Water, water, everywhere, but unfortunately much of it is salty, brackish, or contaminated. At a time when delivering enough potable water to satisfy an increasingly thirsty world is becoming an urgent issue — some pundits even predict future “water wars” — finding the best way to make more water potable is a challenge technology must meet as soon as possible.
That’s why a team of MIT researchers is developing a new approach called shock electrodialysis that distinguishes itself from older technologies by avoiding both filtration, since filters easily become clogged, and boiling, which consumes great amounts of energy at great cost. Instead, the system uses an electrical shockwave to zap a stream of flowing water, pushing the salty water to one side of the flow and fresh water to the other.
According to MIT professor of chemical engineering and mathematics Martin Bazant, this “membraneless separation” of ions and particles is something entirely new. In traditional desalination systems, membranes are used to let H2O molecules through while blocking sodium and chlorine atoms.
In his process, water flows through a porous material made of tiny glass particles. When an electric current flows through the system, the salty water divides into regions where the salt concentration is either depleted or enriched. Increase the current enough, and it generates a shockwave between the two zones, dividing the streams and letting the fresh and salty regions be separated at the center of the flow. Because the water doesn’t flow through membranes, the system won’t clog or degrade over time, as often happens in membrane-based desalination. “The salt doesn’t have to push through something,” Bazant said in an MIT press release. The charged particles or ions “just move to one side.”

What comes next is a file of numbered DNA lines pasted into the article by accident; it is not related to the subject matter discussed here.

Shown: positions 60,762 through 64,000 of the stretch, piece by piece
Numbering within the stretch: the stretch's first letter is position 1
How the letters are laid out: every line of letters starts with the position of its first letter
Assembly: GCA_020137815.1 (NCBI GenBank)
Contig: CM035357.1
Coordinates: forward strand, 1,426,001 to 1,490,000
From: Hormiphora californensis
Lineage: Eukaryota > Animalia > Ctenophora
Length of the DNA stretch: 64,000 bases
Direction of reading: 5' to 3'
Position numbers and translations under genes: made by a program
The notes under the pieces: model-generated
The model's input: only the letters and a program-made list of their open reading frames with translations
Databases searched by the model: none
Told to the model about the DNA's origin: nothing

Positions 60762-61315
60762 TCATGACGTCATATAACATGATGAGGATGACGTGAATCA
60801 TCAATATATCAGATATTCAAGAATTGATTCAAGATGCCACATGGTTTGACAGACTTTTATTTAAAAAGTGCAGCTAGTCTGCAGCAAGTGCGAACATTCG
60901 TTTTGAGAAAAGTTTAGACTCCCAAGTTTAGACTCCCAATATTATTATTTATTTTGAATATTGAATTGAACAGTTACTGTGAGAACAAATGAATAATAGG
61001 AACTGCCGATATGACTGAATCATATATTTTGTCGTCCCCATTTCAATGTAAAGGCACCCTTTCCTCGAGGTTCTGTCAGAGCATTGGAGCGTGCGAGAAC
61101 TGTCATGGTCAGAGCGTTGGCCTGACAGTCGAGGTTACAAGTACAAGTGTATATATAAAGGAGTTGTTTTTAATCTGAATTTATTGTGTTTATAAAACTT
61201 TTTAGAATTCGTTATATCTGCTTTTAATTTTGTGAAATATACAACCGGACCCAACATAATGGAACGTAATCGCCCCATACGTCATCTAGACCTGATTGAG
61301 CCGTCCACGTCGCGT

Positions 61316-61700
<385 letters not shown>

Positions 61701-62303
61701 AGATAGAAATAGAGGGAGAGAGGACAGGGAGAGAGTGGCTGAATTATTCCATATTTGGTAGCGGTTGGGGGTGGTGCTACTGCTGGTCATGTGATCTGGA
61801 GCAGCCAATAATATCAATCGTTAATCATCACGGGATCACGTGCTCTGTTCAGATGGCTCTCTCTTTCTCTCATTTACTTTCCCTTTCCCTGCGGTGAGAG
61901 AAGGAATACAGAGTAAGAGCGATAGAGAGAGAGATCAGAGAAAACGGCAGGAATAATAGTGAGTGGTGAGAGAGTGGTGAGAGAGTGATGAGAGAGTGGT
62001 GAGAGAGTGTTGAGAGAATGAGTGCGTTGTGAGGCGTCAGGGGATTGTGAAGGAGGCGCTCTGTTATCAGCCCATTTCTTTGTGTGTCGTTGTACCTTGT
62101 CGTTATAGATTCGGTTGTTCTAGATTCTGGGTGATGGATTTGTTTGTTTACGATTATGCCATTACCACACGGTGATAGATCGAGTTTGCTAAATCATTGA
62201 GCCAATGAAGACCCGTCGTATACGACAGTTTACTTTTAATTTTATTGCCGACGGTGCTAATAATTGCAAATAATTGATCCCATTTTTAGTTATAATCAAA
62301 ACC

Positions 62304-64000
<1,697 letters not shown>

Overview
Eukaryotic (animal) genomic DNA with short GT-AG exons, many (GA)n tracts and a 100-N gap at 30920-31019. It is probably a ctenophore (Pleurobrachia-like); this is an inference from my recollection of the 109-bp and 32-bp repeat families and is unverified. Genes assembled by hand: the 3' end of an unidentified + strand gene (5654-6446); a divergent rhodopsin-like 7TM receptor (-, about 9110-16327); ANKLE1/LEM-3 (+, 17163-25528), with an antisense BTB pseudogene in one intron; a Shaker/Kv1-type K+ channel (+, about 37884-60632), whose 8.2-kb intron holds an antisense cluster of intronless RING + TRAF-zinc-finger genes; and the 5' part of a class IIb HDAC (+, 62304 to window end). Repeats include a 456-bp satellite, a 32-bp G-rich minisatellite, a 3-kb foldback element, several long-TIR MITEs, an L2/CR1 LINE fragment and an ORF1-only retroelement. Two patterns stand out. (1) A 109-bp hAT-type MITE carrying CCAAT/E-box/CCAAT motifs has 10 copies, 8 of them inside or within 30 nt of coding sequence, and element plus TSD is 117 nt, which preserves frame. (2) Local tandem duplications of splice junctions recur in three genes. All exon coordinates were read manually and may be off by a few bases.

The design of the system should make it relatively easy to scale up for industrial-size desalination or water purification, and that could make it applicable not just for desalination but also in places like the fracking industry, which generates huge amounts of nasty wastewater. The electrical process not only catches a wide variety of contaminants but also has the ability to kill bacteria, essentially sterilizing the stream of water as it passes through.
Of course, over time the researchers will ultimately need to address the same two issues that always come up with water purification: just how much energy is needed to do it, and what happens to the brackish/contaminated leftovers? In the immediate future, however, practical applications may pop up via small-scale shock electrodialysis devices that could be set up in remote locations or disaster zones.